Directed by: Andrea Bianchi
Starring: Karin Well, Gianluigi Chirizzi, Antonella Antinori
A professor opens a crypt and reanimates rotten zombies. The zombies attack a jet-set-group which is celebrating a party in a villa nearby
Professor Ayres is studying ancient burial rites in the country near his house. While digging and searching for artifacts the professor “wakes” zombies that had been buried in the area where he had been working. Unfortunately for the professor he is not able to escape the zombies, who trap him, the proceed to eat him.
Standing outside a gated house, guests of Professor Ayres wait to be let inside. Little do they know that the professor has been working on a way to raise the dead and that he has been viciously killed nearby. The visitors, consisting of a few couples, one of which have a crazy looking kid, Michael (Peter Bark), who has a thing for his own mother, are greeted near the house. A housekeeper and a butler help unload the cars and show the guests inside.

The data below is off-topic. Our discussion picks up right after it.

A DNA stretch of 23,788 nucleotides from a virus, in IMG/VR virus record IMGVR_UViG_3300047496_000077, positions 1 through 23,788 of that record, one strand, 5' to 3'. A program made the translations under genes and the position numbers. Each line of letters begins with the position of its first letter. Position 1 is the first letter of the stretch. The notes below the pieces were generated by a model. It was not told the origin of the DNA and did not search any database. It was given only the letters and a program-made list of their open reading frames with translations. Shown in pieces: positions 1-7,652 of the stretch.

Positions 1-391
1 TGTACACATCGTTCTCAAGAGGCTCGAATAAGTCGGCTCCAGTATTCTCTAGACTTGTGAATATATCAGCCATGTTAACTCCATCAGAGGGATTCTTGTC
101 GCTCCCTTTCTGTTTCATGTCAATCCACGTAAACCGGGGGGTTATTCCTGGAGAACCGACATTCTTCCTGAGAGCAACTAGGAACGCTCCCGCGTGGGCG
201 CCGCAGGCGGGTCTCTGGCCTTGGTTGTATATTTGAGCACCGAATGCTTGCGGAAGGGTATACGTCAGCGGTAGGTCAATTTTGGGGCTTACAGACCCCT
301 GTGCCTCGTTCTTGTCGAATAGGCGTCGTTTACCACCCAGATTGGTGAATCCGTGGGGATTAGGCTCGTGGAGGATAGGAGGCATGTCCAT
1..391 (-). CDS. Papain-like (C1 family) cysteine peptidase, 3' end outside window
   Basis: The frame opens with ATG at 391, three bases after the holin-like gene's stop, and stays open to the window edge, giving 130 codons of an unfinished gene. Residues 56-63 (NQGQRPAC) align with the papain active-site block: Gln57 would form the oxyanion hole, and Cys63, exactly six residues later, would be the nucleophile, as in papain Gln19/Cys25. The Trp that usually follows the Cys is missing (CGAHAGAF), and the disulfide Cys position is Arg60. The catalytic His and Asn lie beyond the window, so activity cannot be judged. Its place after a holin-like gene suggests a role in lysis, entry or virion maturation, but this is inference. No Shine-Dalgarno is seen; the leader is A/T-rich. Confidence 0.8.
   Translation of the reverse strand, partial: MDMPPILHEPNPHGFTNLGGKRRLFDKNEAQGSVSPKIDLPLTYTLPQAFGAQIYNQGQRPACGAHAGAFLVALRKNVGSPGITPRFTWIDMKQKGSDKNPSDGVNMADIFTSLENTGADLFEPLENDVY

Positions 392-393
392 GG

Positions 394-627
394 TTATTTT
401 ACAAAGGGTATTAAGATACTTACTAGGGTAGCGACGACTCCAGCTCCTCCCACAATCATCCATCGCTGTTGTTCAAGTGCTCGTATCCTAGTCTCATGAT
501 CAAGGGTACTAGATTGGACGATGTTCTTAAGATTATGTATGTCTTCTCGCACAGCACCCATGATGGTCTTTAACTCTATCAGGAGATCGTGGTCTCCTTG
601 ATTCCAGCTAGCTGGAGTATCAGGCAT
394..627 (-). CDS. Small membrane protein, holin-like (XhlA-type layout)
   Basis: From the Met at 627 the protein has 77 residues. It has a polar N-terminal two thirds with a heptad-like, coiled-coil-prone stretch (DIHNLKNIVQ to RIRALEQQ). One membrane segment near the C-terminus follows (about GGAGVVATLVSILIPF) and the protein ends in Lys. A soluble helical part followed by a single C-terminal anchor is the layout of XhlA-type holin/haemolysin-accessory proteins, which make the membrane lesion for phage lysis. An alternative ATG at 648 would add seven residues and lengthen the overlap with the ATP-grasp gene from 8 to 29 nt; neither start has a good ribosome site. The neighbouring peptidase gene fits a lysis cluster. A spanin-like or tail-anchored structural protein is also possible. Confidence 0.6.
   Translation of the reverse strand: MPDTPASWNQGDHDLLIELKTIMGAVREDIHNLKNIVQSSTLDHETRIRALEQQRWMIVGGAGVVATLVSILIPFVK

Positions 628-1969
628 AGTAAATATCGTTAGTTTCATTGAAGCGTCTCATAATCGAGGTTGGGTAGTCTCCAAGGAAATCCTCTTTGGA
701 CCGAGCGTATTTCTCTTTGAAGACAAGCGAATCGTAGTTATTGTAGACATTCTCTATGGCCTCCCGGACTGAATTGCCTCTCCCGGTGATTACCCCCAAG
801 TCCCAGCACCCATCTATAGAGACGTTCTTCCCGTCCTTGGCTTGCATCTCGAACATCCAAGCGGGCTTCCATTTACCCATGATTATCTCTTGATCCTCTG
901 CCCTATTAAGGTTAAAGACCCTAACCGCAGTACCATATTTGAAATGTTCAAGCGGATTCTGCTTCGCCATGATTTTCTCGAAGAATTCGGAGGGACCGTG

After being chased by Zombies around the professor’s home, a couple who was making out on the lawn, manage to make it back inside the home unscathed. What takes place over the remainder of the film is a struggle for the guests to survive. The climax is worth waiting for as well as a memorable scene between Michael and his mother.
A late entry in the Italian zombie genre, Burial Ground made it to the U.S. drive-ins heavily edited. The print titles “Zombi 3” or “Nights Of Terror” are completely uncut and contain the gruesome scene with the adult-child, his mother, and a gory event. There is even a nod to Armando De Ossorio when some of the zombies are wearing cloaks and resemble the Templar Knights.
Not the best in the series, but very entertaining.